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Posts Tagged ‘Of Dust and Bone’

Welcome again to YAFF Muse: blog rounds. The ladies of YA Fiction Fanatics have come together for YAFF Muse. To have a little fun, explore different styles of writing and to give you some kick-butt shorts to read.  Enjoy!

Heavy hooves sounded behind me, as I raced through the fog and brambles. Pain seared my muscles, my body tired from running. But I couldn’t stop. With a quick glance over my shoulder, I watched an elongated snout pierce the haze, red eyes glowed. Bony fingers reached for my cloak, but I pushed myself to go faster, dodging between two trees.

Inhuman, that’s what they were. And they were after me. Gasping for air, I hefted myself over the gate. Once on the ground again, I checked my purse to make sure the scroll was still there.

“Stay off the main road, Simone.” Mother had told me. “You must  make sure the king get’s this.” She’d given me the scroll, then sent me out into the foggy woodland. 

For over two weeks, our village had been surrounded by the fogs and what dwelled within. Each night they searched for something, killing villagers like pigs sent to slaughter. Father managed to keep me and my younger brother, Devlin hidden. But we were running out of supplies, and the stench of death overwhelmed Moonridge Hollow.

Every night was like the last. Piercing screams, fires, death—always death.

Leaves crackled beneath my footsteps, as I burst through the forest. I stared at the empty, wooden docks. There was no where to hide here. No trees to camouflage me, no bushes to crawl into. Just me and them.

Boards creaked beneath my feet as I raced for the river. Something jerked my cloak, tugging me to the ground. In an instant, I unsheathed my sword, ready to fight.

“Stay down,” a low voice, whispered in my ear.

I turned to see a pair of golden eyes staring back at me. The man covered me with his cloak, pressing me face first into the wooden planks of the dock. Icy air swept past, and I felt my skin prickle.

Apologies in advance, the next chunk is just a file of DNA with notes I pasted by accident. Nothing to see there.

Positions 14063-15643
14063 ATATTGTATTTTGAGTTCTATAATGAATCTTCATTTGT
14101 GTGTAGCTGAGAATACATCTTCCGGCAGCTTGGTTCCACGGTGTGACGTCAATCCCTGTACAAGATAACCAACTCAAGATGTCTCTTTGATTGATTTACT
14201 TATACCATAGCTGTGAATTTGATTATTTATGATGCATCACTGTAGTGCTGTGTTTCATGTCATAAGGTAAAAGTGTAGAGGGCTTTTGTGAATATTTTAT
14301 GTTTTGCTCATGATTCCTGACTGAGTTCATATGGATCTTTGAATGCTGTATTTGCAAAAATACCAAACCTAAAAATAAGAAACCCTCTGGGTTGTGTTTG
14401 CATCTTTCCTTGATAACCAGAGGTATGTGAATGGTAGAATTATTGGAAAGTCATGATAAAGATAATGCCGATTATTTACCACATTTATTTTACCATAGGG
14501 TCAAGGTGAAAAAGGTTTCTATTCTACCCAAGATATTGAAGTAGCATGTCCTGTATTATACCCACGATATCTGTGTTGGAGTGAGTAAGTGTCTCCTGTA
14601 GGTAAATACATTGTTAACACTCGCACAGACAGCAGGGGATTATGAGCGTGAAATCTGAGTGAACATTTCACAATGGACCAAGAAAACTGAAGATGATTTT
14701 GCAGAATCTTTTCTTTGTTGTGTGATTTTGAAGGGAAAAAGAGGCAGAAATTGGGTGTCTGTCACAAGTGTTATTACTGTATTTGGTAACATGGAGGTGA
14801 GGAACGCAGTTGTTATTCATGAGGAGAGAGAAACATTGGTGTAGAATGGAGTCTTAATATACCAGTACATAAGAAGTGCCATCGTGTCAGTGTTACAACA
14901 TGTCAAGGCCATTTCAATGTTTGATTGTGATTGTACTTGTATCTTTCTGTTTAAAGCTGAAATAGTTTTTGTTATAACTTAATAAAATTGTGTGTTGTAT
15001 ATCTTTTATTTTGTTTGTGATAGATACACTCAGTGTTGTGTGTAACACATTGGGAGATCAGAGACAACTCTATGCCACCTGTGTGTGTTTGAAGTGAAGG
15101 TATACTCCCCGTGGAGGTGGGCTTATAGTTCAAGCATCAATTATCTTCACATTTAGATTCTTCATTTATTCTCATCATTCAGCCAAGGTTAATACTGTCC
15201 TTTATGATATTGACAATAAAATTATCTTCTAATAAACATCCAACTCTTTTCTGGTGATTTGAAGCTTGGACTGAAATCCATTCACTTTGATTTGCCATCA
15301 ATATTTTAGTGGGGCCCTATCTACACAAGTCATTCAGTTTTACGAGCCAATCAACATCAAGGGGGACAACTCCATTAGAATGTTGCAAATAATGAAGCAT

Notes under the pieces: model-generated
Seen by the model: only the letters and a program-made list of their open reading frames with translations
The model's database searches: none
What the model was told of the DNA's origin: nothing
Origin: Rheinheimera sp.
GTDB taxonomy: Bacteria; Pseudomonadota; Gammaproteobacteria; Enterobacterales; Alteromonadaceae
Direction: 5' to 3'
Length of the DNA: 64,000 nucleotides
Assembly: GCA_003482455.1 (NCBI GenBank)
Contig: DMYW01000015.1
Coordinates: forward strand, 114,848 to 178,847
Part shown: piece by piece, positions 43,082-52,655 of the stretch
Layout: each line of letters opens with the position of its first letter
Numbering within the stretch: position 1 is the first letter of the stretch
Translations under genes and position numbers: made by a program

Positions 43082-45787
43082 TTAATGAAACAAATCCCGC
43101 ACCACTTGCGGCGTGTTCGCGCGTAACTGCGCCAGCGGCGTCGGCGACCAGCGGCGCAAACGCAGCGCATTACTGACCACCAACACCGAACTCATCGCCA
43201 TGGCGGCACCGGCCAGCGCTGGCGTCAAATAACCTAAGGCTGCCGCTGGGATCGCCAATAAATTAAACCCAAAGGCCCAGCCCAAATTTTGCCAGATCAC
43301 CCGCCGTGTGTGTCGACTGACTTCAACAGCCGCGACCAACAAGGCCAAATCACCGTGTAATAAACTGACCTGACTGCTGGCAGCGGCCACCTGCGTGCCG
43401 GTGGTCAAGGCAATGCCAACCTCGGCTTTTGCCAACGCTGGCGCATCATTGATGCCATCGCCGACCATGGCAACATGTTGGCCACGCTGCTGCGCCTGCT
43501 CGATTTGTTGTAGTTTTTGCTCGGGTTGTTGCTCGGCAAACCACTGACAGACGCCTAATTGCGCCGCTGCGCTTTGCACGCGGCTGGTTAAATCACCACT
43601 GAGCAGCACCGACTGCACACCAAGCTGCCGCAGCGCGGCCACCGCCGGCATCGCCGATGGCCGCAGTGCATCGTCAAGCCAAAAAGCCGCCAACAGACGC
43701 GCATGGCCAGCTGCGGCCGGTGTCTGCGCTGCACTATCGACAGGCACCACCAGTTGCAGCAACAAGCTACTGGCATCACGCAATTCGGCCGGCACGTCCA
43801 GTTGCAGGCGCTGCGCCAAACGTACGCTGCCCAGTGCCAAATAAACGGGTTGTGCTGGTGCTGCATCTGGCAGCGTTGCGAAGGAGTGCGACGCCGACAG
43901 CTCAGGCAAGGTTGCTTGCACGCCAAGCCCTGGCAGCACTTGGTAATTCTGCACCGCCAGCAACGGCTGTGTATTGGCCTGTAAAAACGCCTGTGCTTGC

Shrieks filled the night, then all went quiet. We remained still for several moments, until at last the man stood and reached down to help me up.

“Thank you,” I said, my hand clenched around my sword. “They’ve been pursuing me for days.”

The man smiled. “And why pray tell are you traveling in the fog? Do you not know the dangers?”

I lowered my weapon, belting it back to my side. “I’m on my way to Goodblin to deliver a scroll to the king. Our village has been attacked.”

“Where do you hail from?” He frowned, jerking his hood down to reveal shoulder length dark hair, and chiseled features.

“Moonridge Hollow.”

“What is your name?”

“Simone Light Walker. Daughter of Mayor Light Walker,” I said.

A look of surprise flashed in his eyes. “I am Darrog.”

Darrog? Why did that name sound familiar?

“Good to meet you,” I said. “Well, I must be on my way. It is only a matter of time before the fog returns.”

“If you’ve no objections, I’d like to see you safely to Goodblin.” Darrog offered. His hand brushed mine as he reached to wipe debris from my cloak.

Chewing my bottom lip, I agreed. Two swords were better than one, and I had no idea what else I might face along the way.

****

By daylight, we managed to cross the river and reach the outskirts of Goodblin. It was strange, but the fog had dissipated. As if Darrog’s arrival had frightened it off.